PP_oct2015I think a Pandora’s Box has just been opened.

The Government has given in to the students demands for ‘no university fee increases’, and whilst free education has been promised by the Government for many years, the government has created a precedent for mass action to be 100% successful. There is much more to follow, mark my words.

But the immediate concern is to ascertain how the Government intends to finance the ‘no increase’ promise for 2016. As small business owners we are considered ‘the wealthy few’ and as the Government needs to find another R3-billion just to fund the increase that the universities need, guess who’s going to pay it? The government’s policy on free higher education is only for the poor, Higher Education Minister Blade Nzimande told Parliament on Wednesday. There can be no doubt that some form of wealth tax is going to be imposed on us.

And this week we saw a very different side of the EFF. Julius Malema announced to journalists that about 5000 protesters would join his march for economic freedom. To the surprise of us all, more than 40,000 protesters suddenly appeared – and they were non-violent and non-destructive. The ANC has clearly underestimated Malema’s following and his ability to control his flock which is made up mostly of the millions of unemployed who have nothing to lose. These are the voters of the future who have been let down by their ANC hero’s.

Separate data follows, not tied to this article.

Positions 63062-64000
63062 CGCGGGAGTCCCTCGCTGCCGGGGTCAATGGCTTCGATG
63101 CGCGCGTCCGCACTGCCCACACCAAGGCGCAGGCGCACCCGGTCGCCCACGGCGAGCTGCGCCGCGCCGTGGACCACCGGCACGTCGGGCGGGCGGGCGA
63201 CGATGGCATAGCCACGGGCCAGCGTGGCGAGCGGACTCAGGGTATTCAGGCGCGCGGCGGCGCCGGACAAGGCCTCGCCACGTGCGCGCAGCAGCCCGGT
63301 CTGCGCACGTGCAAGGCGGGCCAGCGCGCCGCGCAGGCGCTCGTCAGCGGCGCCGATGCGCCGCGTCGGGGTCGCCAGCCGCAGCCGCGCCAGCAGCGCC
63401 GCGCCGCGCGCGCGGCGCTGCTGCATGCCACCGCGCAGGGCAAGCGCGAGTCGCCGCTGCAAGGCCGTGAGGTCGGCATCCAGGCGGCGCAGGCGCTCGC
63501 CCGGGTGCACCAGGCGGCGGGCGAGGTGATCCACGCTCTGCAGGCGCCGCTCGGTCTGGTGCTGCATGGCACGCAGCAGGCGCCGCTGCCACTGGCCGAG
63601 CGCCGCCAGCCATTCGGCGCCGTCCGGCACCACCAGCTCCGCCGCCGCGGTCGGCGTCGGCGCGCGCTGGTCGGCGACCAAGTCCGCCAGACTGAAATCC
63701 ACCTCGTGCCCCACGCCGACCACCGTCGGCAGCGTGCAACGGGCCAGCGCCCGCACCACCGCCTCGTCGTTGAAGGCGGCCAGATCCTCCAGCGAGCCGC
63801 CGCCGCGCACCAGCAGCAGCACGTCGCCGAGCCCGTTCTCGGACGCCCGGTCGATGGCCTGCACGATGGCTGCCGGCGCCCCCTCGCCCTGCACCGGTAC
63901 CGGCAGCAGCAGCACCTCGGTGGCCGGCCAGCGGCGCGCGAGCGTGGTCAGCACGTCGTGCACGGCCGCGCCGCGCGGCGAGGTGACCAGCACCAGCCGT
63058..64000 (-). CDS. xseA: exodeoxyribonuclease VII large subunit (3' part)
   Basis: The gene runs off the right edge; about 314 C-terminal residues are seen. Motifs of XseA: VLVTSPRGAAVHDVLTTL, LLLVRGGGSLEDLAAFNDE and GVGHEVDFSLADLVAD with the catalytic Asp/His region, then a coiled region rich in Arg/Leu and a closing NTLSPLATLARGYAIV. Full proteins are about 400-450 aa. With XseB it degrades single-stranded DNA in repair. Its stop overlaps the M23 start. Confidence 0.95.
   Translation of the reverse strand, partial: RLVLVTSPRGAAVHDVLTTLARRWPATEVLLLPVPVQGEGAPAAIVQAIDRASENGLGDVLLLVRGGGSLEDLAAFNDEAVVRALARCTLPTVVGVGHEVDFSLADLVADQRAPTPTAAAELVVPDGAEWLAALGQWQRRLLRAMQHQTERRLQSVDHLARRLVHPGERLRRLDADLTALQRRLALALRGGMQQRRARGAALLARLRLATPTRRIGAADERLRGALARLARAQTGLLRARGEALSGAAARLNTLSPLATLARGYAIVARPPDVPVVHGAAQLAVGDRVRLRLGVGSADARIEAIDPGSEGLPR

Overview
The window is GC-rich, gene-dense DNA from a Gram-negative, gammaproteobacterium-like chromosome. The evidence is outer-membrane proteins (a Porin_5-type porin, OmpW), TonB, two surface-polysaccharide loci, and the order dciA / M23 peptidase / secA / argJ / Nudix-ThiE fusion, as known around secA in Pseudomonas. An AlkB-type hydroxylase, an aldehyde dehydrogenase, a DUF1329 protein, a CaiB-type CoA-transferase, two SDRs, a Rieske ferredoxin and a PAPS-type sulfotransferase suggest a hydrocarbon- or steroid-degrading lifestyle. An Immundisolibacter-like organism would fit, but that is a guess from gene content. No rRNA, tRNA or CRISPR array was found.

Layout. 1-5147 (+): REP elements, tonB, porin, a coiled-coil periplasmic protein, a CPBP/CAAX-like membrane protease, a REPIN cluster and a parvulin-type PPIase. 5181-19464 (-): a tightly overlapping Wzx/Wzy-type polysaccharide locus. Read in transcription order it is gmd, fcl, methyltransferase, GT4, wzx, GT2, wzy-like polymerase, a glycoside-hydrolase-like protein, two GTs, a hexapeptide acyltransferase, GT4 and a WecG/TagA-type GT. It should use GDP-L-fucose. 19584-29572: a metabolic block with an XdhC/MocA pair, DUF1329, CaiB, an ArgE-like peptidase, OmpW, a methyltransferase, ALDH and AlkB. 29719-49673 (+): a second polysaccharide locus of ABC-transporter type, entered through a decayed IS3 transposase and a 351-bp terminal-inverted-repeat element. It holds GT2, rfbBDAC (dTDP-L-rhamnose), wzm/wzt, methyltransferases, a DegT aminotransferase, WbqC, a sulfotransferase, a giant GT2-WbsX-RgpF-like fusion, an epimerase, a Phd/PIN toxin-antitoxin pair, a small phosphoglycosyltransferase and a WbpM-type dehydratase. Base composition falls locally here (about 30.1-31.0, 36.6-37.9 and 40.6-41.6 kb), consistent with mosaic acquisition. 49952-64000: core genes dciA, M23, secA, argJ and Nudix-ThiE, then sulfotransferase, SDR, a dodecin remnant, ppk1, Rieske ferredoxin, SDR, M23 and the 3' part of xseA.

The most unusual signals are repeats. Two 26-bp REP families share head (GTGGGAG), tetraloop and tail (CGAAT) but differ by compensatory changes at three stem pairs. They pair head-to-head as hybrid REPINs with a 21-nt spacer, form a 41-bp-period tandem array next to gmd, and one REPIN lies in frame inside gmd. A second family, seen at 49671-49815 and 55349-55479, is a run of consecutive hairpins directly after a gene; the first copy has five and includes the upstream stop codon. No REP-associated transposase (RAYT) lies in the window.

So do these events herald the beginning of the end for the current Government? Perhaps not, but there are distinct cracks appearing in the ‘tripartite alliance’ between the ANC, the unions and the Communist Party and this coupled with the power struggles within the Congress of South African Trade Unions will no doubt bring some very real changes within the party long before the next national elections.

This year’s embarrassing incidents in Parliament culminating in that recent ridiculous ‘number incident’ by Zuma (now known as Zumaronics) which has kept the world amused, must be the cherry on top of the ANC’s cake of disaster. Our Government must be the laughing stock of the western world.

As entrepreneurs and small business people, where does this leave us? South Africans are a resilient bunch, of that there is no doubt and we will weather the storm. Back in January I proposed an answer. We have to access new markets – and one of the better markets is the UK. Some South African businesses have been selling to buyers in the UK for years, and they are thriving.

The main problem is that the English are not always comfortable buying from a company many miles away – they like to think that there is a local company to complain to if necessary, so it is prudent to open a branch of your business there.

Believe it or not, it is surprisingly easy to do this and for a small initial and ongoing monthly fee you can have:

  • Your company registered in the UK;
  • A UK bank account;
  • A manned communal office for your company;
  • A receptionist;
  • Your own company telephone;
  • An answering service;
  • Sales services;
  • A UK website; and much more.

Why not test the waters in the UK? There are no leases or on-going commitments so there is no better time to expand. Take a look at www.vealglobal.com


Peter Veal